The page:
SECRETARY POMPEO:  The people of Maldives have taken a great turn we’re excited about that.  It’s allowed us to build out a relationship.  We wouldn’t – if we didn’t believe that with all our heart, we wouldn’t be putting an American embassy here.  So we’re excited about that.  We’re excited about the improvement in the lives economically for the people, we’re excited in the advances that are being made for the fundamental rights, including women here in the Maldives.  These are important things, and this government is working hard to implement those things that I think the people here care about and the United States cares about too.

QUESTION:  Okay.  And being a small island state, we were disheartened about United States position to withdraw from the Paris Agreement.  Do you believe that this was the right move?

SECRETARY POMPEO:  Yeah, absolutely.  The Paris Agreement’s a joke.  The countries that have signed onto it have no intention of actually complying with it.  If you look at what China, for example, has done, it’s the biggest polluter in the region.  It presents the greatest threat to the people of Maldives and their economy.  If you want to look to the greatest risk for increasing the amount of CO2 in the air, you need look no further than Beijing and its surrounding environments.

Contrast that with the United States, that we withdrew from the Paris climate agreement, but we in spite of that have reduced our CO2 emissions dramatically.  Look, we did it the way democracies do it: we did it with creativity, did it with innovation, and we did it because it made sense for our people to do.  This is how we solve problems, and it’s why it was such an important visit.  Two democracies working for a shared vision – this is how we’ll handle things like changes in weather patterns, it’s how we’ll handle all of the elements of our relationship.  Every strand in the security relationship, things that matter to the people of Maldives, will work better when they work alongside a good friend like the United States and a fellow democracy.

QUESTION:  Your announcement today about an embassy being opened shows that the relationship between both countries is strengthening.  So how do you see it growing in the future, especially with the embassy?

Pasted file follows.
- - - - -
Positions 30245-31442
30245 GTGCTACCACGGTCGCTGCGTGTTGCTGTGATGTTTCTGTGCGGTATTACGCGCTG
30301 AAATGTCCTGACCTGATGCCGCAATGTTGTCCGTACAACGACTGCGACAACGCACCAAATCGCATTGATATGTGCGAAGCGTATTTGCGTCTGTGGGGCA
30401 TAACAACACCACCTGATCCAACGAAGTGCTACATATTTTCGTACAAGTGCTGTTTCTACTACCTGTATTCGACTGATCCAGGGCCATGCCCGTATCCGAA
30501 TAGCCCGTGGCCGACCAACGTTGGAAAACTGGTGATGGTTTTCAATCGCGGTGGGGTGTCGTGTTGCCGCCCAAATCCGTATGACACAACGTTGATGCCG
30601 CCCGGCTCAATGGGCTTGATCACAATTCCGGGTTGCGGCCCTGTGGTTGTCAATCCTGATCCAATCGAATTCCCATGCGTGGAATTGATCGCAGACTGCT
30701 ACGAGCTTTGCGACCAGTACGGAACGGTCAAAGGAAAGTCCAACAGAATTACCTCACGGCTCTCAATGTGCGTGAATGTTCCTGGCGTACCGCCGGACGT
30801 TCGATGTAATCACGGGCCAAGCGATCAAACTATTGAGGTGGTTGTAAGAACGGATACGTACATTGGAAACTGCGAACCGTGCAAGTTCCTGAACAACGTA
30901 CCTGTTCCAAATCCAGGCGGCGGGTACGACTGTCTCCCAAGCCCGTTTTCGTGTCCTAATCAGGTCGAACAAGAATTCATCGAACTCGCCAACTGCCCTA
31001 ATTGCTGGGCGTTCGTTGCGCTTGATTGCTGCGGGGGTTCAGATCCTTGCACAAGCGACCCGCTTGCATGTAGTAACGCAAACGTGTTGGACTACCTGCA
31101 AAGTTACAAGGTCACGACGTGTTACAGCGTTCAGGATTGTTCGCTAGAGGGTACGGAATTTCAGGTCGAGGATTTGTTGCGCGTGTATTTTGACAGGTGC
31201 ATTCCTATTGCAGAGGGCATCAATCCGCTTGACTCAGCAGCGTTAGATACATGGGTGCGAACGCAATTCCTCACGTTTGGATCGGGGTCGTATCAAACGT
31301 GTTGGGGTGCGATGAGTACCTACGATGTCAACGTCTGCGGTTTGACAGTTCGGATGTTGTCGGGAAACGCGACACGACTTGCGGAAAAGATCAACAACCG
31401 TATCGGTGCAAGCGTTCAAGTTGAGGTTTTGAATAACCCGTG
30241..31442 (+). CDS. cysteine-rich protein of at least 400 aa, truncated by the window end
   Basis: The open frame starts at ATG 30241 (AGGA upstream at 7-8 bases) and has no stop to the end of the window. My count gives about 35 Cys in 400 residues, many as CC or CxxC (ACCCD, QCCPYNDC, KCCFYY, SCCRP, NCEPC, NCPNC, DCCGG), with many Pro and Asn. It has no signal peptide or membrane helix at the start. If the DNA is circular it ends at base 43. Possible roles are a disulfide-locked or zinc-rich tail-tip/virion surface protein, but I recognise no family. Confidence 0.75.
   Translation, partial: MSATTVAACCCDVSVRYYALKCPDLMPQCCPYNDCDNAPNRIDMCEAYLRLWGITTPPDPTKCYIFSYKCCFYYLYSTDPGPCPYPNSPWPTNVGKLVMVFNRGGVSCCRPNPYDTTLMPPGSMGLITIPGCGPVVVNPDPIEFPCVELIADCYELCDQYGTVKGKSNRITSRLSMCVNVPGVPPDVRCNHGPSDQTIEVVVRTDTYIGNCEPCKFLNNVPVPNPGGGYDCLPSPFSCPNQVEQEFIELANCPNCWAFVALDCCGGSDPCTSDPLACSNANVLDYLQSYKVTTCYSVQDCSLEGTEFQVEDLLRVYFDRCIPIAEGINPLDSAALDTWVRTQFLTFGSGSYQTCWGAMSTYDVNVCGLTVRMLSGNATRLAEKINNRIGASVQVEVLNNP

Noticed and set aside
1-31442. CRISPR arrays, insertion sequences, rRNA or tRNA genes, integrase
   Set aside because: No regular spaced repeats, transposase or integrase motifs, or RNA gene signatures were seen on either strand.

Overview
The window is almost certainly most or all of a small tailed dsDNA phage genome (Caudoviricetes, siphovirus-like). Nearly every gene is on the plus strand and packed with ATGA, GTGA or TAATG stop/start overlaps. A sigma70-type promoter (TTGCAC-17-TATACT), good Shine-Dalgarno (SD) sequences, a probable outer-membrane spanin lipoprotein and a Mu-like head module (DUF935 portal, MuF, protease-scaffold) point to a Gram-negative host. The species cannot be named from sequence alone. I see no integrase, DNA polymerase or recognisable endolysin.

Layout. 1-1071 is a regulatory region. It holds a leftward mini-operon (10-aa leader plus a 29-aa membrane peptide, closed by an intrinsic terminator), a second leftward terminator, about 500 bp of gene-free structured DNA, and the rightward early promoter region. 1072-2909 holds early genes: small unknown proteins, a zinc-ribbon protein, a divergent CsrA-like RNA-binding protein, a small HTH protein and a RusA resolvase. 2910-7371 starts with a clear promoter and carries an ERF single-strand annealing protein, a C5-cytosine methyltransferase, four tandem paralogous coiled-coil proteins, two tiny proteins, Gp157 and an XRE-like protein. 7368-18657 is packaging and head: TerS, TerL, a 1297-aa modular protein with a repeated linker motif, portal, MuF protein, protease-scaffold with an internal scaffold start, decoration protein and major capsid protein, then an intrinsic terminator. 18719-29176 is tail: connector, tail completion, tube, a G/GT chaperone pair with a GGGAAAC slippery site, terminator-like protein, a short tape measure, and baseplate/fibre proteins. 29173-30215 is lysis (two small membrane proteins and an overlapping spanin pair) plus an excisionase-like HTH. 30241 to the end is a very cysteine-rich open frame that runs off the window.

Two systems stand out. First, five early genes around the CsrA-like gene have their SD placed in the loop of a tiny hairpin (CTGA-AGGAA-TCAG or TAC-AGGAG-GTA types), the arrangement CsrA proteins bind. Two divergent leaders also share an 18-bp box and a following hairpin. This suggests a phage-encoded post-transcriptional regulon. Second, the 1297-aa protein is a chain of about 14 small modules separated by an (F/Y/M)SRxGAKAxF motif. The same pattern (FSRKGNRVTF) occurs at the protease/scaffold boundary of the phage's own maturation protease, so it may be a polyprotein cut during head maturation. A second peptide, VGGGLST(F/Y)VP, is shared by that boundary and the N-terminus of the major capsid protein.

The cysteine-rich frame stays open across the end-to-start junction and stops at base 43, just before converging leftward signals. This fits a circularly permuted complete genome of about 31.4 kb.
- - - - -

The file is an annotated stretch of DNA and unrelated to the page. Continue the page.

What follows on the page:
SECRETARY POMPEO:  So there are so many different pieces of it.  I always think that the best thing democracies do together is they unleash the capacity for their citizens to create and innovate.  So that’ll be Americans who come here and want to invest, they want to help build countries – or companies and do joint ventures with companies from the Maldives.  And we’ll have students, I hope, that want to come to the United States and study and then return here.  We see this with our security relationship too, where officers from your services come and train in the United States.  These are the kind of things that we can build out true, strong relationships, make our countries both stronger and more capable.

QUESTION:  Is there anything you would like to add before we conclude?

SECRETARY POMPEO:  No, I think it’s really important to watch as the democracies in the region are beginning to work together.  I think it’s something that was underappreciated for so long.  So whether it’s the Maldives working closely with India, or working closely with Japan and South Korea, the United States, Australia, Indonesia – all the democracies of the region working together, I am very confident that we will leave our citizens in the next generation better off than they are today.

QUESTION:  Thank you, Mr. Secretary, for joining us.  And I know this was a very short trip, so I hope you get to come back and enjoy the Maldives more.

SECRETARY POMPEO:  I would welcome that very much.  Thank you for having me with you today.

QUESTION:  Thank you very much.  Thank you.